Charles Bukowski (1920 to 1994) was a poet, a novelist and a short story writer. Post Office was his first fiction novel and is described as semi-biographical. This is not a crime novel. However, it is a brutal look at the post office work culture that exposes some of the injustices & bureaucracy of the job. I was so caught up in the story that I read this all in one sitting.
The opening page makes clear: this is presented as a work of fiction and dedicated to nobody.
Written in 1971, Post Office is said to be the novel that catapulted Bukowski’s career. The story is narrated by 36 year old Henry Chinaski and goes on to follow him for 11 years. The story is short so he didn’t waste words. Henry is Bukowski’s analog and would be best described as an anti-hero. He’s a hard drinker, womanizer and gambler.
The chapters are short and the prose is spare. The language is crude. The story doesn’t have a plot per se. It’s a just a string of stories made up of Henry’s affairs, his gambles, his run ins with social injustice with the bulk of the focus on his “soul-destroying job” at the post office. The story has a bit of tragedy and some irony.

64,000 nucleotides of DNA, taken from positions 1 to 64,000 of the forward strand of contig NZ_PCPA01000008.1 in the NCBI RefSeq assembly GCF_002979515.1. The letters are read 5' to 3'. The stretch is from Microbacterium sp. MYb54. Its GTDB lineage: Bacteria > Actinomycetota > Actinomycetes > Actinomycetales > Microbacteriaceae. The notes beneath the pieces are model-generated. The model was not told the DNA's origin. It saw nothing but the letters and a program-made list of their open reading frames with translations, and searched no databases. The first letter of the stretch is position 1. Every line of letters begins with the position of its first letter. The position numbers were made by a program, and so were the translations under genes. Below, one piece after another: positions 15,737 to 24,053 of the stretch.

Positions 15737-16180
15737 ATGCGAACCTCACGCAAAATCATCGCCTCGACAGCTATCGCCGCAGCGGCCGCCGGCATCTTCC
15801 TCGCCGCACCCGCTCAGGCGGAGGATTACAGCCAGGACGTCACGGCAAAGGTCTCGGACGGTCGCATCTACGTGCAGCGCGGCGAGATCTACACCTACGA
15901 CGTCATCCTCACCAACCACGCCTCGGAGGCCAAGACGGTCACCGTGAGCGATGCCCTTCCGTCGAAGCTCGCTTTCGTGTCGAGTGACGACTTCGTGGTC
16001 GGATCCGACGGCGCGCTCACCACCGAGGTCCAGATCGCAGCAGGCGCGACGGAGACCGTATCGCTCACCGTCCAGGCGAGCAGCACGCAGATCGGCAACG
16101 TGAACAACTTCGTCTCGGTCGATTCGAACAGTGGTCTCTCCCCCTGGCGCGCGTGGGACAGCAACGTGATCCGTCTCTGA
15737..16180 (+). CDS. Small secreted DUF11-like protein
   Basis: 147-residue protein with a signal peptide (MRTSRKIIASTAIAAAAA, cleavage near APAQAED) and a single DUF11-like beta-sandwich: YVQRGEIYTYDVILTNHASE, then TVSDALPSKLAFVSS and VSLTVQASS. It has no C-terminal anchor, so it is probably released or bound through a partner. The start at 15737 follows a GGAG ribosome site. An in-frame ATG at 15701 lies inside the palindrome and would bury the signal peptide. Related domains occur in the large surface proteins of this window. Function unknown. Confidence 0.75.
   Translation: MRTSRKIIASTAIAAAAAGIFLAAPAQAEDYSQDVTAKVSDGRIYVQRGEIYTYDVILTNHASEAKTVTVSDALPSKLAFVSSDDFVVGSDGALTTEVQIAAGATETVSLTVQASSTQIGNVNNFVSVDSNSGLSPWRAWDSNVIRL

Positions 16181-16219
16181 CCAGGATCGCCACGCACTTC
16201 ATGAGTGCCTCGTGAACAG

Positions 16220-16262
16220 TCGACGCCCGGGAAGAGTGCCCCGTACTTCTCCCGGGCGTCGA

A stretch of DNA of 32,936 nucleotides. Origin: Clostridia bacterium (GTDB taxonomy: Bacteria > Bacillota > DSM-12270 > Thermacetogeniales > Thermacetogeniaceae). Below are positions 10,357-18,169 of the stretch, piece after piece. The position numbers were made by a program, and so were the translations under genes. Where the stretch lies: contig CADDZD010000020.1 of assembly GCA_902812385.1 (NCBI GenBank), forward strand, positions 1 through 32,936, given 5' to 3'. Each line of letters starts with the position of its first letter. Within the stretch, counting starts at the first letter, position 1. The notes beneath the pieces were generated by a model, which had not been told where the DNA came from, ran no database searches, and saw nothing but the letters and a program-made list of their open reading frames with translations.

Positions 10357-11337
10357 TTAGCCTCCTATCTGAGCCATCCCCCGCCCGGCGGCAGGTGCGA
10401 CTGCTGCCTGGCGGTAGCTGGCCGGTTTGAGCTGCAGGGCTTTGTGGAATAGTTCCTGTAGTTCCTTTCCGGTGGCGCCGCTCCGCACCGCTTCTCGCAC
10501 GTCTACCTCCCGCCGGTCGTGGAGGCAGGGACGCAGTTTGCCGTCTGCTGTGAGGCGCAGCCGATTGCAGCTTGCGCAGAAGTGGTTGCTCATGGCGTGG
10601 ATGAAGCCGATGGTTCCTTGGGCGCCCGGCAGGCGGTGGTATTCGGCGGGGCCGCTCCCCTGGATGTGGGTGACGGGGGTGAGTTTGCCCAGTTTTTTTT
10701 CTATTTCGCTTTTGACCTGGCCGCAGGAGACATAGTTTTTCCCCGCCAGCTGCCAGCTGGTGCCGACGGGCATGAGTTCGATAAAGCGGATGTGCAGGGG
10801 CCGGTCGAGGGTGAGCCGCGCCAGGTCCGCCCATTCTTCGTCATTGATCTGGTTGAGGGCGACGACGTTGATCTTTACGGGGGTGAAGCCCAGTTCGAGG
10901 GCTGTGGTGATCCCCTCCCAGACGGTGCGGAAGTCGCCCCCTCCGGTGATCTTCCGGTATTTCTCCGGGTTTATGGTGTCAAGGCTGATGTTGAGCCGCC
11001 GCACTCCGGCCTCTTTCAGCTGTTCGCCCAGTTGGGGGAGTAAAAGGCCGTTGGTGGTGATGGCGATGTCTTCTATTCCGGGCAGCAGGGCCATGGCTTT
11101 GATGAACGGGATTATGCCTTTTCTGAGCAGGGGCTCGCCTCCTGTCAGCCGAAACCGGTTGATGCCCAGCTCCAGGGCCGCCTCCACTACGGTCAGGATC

For me, the most riveting parts of the story were those scenes at the post office. The sadistic supervisors, the crazy co-workers and the bureaucracy of it all. He’s delivering mail in the pouring rain and in the 100 degree heat. The stress of those periodic postal exams and the mandatory overtime. The author evoked an atmosphere of monotony that eats away at the soul.
The author does insert moments of levity to lighten things up. I went through the gamut of emotions reading this book. I recommend this title with caveats. If easily offended by language and such, think twice. Looking at the big picture, this is a story about the average working man trying to survive the day to day. Insightful and thought-provoking. A classic read. You can read a sample chapter here.